Squadrons of pelicans swoop down from a ‘Jurassic Park’ volcano backdrop and glide unsteadily across the silvery water of a sandy bay. Walking beneath the high cathedral of the jungle canopy, its lime green light streaming down, you hear howler monkeys whoop and bark. Armored iguanas clattered up thick trunks as a rare quetzal bird darts in a turquoise flash through the cloud forest: The ‘Rich Coast’ of Costa Rica derives its name with good reason.
Costa Rica has become the ‘poster child’ for sustainable ecotourism throughout the world. It is an active example of how linking tourism with a protected area can lead to the simultaneous growth of both its socioeconomic and environmental sectors.
This fantastic and relaxing ecotourism adventure avoids some of the more heavily visited areas. This will allow you to immerse yourself in Costa Rica’s wondrous natural biodiversity and culture without the crowds. You will also learn about the country’s successes in ecotourism, which offers a path to recovery for the rest of the world. Costa Rica has a tropical and subtropical climate contributing to the fact that it has one of the highest levels of biodiversity in the world. Its location between North and South America means that it is home to species from both continents.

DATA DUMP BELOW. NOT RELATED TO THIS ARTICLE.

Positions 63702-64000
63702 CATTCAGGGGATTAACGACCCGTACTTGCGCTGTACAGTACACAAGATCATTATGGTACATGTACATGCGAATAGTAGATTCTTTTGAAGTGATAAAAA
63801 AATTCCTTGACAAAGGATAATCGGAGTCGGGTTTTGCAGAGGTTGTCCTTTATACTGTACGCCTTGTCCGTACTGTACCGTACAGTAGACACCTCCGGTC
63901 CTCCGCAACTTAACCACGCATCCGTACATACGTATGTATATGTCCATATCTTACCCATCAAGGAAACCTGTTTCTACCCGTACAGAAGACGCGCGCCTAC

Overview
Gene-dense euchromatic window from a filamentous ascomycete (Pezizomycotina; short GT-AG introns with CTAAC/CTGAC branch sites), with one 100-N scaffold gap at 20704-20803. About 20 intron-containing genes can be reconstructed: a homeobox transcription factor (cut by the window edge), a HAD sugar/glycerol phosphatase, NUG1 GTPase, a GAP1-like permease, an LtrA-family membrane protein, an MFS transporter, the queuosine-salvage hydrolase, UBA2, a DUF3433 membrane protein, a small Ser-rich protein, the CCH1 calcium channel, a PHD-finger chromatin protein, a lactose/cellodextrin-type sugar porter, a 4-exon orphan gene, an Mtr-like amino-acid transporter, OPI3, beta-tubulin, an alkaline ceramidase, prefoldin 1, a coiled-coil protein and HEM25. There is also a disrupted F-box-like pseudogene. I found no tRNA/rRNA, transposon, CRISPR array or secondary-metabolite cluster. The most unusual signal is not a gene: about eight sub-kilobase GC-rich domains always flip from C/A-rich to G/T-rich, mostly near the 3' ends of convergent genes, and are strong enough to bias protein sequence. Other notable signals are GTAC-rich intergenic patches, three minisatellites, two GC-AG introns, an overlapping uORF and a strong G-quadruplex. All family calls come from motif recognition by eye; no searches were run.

We visit 3 national parks as a part of this ecotourism adventure: Corcovado (home to the Tapir), Quetzales National Park ( home to the Quetzal), and Marino Ballena National Marine Park, where the mangrove forests and coral reefs support incredible diversity. The wildlife of Costa Rica is central to this adventure but there are no guarantees as to what you will see – this is an opportunity for us to walk through the natural environment and notice what is around us, rather than an ‘arranged’ viewing.
- Gentle walking and wildlife watching in Quetzales, Corcovado & Marino Ballena National Parks
- A boat trip to Cano Island to explore its archaeological discoveries
- Snorkel off the Pacific South Coast to enjoy the varied and colorful marine life
- Enjoy the pristine natural environment of the Osa Peninsula
- Visit and tour a local organic coffee farm with coffee tastings included
- Learn about ecotourism in Costa Rica
- Stay in 4* hotel accommodation in unspoiled locations
Traditionally, Costa Rica has enjoyed two main seasons; 1) the dry season lasting from December to April, with hot, dry, and cloudy weather; 2) the wet season from May to November, with more humid and overcast conditions, and higher rainfall in many regions. With global climate change, the seasons have become less defined at either end of the season, and the transitional months of April & November make for a pleasant time to visit, with fewer crowds and better value for money. This is why we schedule our trips around these months.
- In November you can expect warm temperatures with balmy evenings (average max of 31ºC / 88ºF and min of 72ºF). Rains during the afternoon or early evenings are common.
- In March and April, we enjoy the end of the dry season. The daytime temperatures are warm (mid–high 20sºC / 77-84ºF) and there is a risk of some thunderstorms. It is the high season as well, so it will be busier than in November.
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